Field Experiments on the Perception of Song Types by Birds

  • Andrew G. Horn
Part of the NATO ASI Series book series (NSSA, volume 228)


The songs of passerine birds are enormously variable, but usually the many variations on the species-specific song can be divided into a set, or repertoire, of discrete, stereotyped songs known as song types (Hartshorne 1973; Dobson and Lemon 1975). Song types have been shown to have various functions in territory defence and mate attraction (reviews in Krebs and Kroodsma 1980; Catchpole 1982; Searcy and Andersson 1988). If song types are to serve any function, birds must be able to tell them apart; in fact this may be the main reason why song types are so different from one another (Kroodsma 1982). However, only recently have researchers used playbacks to ask how different songs have to be for birds to treat them as different types (Horn and Falls 1988a; Falls et al. 1988; Weary et al. 1990). At first glance, one might think that such perceptual questions are best answered in the laboratory. However, this is a question as much about how birds evaluate and respond to differences between songs as about whether they are capable of sensing the differences. Birds might treat the same structural contrast between songs as negligible in one situation and crucial in another. Provided enough is known about natural singing behaviour, this possibility can be tested through playback experiments that mimic these different situations.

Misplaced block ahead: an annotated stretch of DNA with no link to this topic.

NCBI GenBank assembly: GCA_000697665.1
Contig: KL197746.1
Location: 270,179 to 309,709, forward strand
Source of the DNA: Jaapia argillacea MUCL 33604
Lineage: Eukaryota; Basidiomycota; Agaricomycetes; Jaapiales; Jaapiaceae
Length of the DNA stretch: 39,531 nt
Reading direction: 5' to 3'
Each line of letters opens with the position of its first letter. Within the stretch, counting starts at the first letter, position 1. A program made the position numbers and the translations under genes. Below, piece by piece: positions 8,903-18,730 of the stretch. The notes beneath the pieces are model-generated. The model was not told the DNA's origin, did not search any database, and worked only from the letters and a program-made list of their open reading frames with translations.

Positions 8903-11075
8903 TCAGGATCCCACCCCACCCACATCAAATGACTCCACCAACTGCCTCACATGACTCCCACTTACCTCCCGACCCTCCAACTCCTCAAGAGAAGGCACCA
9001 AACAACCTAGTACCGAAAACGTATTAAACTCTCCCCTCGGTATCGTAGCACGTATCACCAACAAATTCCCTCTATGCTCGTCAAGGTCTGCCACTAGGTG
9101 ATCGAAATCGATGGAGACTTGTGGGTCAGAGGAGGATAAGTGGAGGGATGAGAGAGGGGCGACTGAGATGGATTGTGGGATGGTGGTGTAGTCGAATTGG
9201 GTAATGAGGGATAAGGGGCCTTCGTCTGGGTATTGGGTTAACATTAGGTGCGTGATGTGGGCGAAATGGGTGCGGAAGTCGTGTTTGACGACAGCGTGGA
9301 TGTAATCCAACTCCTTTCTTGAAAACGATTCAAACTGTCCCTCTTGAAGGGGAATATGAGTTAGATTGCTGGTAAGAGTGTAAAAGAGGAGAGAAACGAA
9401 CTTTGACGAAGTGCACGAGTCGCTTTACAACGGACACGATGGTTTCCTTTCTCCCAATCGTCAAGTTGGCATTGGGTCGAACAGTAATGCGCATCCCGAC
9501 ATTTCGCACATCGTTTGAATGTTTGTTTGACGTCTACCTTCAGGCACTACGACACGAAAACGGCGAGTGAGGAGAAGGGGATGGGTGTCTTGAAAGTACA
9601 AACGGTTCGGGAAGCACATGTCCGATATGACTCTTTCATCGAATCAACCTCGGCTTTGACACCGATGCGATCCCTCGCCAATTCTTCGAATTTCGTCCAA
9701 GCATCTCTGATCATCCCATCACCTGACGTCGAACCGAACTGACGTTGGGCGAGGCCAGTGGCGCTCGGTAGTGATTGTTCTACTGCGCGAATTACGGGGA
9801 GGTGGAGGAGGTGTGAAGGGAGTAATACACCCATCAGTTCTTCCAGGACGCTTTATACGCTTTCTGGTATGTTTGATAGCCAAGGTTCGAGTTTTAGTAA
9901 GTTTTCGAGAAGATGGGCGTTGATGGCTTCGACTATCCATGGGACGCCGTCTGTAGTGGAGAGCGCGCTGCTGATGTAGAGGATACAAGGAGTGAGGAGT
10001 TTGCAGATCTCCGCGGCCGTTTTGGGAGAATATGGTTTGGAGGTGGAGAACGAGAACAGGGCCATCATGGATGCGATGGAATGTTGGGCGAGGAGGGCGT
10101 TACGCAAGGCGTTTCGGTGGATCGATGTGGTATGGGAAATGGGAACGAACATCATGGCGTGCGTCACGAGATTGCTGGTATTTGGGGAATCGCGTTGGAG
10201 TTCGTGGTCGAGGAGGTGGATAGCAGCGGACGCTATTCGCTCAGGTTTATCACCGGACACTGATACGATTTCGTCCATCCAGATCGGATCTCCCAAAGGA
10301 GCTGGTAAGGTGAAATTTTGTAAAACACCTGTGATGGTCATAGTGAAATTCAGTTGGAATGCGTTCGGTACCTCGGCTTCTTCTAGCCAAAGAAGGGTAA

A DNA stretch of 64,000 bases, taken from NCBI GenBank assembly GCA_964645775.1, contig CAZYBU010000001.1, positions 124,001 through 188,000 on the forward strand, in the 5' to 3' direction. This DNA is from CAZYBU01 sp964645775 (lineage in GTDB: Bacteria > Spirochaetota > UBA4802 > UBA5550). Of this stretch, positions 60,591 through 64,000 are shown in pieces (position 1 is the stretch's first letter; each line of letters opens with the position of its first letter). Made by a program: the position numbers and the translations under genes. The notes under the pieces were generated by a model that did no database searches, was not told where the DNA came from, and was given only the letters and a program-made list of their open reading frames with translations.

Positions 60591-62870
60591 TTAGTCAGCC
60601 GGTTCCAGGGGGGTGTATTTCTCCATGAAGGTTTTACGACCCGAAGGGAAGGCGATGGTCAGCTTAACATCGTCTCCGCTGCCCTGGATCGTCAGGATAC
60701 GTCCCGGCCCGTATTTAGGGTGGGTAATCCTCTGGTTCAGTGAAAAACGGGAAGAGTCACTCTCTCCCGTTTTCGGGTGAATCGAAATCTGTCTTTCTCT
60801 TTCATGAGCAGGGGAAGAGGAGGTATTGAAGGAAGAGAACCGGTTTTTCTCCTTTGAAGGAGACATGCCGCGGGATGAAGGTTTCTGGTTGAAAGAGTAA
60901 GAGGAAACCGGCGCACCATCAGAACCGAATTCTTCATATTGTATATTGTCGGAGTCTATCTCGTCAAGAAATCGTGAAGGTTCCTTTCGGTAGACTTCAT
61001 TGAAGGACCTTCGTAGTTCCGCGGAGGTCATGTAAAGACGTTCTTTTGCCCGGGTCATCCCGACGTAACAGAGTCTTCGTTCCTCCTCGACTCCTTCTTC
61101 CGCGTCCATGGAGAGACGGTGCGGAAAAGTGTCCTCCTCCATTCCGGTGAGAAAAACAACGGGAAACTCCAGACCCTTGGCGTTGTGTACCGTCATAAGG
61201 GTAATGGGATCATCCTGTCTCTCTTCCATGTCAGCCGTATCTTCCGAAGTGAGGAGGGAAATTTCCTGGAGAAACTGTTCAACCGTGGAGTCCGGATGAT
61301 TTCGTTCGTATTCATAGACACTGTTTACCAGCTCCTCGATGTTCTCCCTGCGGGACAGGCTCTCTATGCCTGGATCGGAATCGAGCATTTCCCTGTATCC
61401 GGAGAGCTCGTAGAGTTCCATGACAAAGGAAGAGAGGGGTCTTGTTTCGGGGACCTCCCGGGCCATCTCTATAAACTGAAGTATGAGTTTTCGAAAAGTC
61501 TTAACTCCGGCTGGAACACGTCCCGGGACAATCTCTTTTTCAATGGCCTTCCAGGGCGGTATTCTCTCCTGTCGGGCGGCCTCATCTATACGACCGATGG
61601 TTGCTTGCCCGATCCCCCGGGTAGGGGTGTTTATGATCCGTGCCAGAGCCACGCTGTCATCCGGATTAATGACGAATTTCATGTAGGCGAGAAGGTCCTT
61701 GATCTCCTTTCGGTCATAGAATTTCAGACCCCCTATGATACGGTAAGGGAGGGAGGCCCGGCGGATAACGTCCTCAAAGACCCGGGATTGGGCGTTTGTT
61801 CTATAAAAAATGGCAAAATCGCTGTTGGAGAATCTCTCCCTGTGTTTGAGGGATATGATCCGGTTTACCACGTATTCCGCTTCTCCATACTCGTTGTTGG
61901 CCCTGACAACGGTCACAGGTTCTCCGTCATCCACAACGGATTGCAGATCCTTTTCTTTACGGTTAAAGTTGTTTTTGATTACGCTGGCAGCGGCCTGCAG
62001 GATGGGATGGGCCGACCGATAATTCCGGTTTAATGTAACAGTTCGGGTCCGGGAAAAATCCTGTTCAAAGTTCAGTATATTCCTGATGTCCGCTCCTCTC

Song Type Response Strength Playback Experiment Song Repertoire Singing Behavior 
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Copyright information

© Springer Science+Business Media New York 1992

Authors and Affiliations

  • Andrew G. Horn
    • 1
  1. 1.Division of Life Sciences, Scarborough CampusUniversity of TorontoScarboroughCanada

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